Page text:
Evaluating U.S. Foreign Policy

Evaluating U.S. Foreign Policy

Evaluating U.S. Foreign Policy

Evaluating U.S. Foreign Policy

Excerpt

I first conceived of preparing this book soon after Ronald Reagan assumed office and it became clear that he was resurrecting the Cold War. Not only was I opposed to this politically, in that I felt it unnecessary and damaging both domestically and internationally, but I felt that the assumptions underlying this shift to a hard-line stance were at variance with much of what we were beginning to learn as a community of scholars trying to create a scientific study of foreign policy and world politics. Most of the theoretical ferment within the international relations discipline and some of the quantitative research seriously question the validity of the realist or power politics assumptions that formed the bulwark of so much of the hard-liners' stance. Yet little of this academic work was able to permeate the main arena of political debate. Indeed, political debate seemed impervious to considerations of evidence, scientific inquiry, or the ambiguity of research findings. Thus, the fact that Carter pursued detente, got the Panama Canal treaty passed, could not prevent the invasion of Afghanistan, and could not obtain the release of the the U.S. hostages in Iran was taken by some as sufficient evidence that accommodation by soft-liners would not work, and that a return to a hard-line was essential. Now these people were in power. Although as a scientist my first temptation was to try to explain this shift and its implications for U.S. foreign policy, I could not help noting how small a role current international relations theory and research or the spirit of scientific thinking about evidence was playing in these momentous decisions. I was also concerned that as a community of scholars we had not established more findings and that the findings we did have were not being communicated sufficiently well to policy makers, policy influencers, and the public as a whole. This seeming lack of progress in the cumulation of knowledge and establishing its relevancy to policy was widely perceived. This was leading some not only to abandon ship, but to join those who wanted to sink the scientific ship once and for all and get back to the art of diplomacy.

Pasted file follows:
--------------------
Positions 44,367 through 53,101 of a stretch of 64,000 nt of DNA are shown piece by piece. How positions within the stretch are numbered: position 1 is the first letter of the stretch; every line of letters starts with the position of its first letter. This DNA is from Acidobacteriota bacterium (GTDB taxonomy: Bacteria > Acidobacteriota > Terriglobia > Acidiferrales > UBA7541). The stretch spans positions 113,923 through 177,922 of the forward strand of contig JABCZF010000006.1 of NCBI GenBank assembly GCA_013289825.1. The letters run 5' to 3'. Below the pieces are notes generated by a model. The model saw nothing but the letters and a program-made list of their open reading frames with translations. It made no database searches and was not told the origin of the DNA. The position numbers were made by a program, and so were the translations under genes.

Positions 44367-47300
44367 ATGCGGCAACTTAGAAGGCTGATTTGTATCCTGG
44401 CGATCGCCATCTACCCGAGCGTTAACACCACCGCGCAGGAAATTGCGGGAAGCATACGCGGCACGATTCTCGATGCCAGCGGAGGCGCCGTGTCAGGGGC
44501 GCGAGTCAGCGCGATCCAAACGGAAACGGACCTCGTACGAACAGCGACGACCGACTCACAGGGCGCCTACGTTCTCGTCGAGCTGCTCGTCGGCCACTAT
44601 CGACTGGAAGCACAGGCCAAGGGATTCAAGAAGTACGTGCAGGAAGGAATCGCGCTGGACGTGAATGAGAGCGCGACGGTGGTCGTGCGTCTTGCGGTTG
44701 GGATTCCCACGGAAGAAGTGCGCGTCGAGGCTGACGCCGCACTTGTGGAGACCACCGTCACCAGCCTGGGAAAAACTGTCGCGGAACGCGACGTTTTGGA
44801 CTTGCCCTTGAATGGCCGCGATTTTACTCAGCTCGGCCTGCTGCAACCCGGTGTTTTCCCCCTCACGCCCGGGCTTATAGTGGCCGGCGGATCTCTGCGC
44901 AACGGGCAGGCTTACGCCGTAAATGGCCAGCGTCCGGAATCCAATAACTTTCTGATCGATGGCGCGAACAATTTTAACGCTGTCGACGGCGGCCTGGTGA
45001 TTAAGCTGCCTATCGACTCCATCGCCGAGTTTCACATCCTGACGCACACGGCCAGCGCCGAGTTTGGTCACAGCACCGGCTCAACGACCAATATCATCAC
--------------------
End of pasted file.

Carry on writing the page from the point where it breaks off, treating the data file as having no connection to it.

It was in this climate that I decided to ask a group of scholars, not all of them behavioralists, to try to review the theory and . . .

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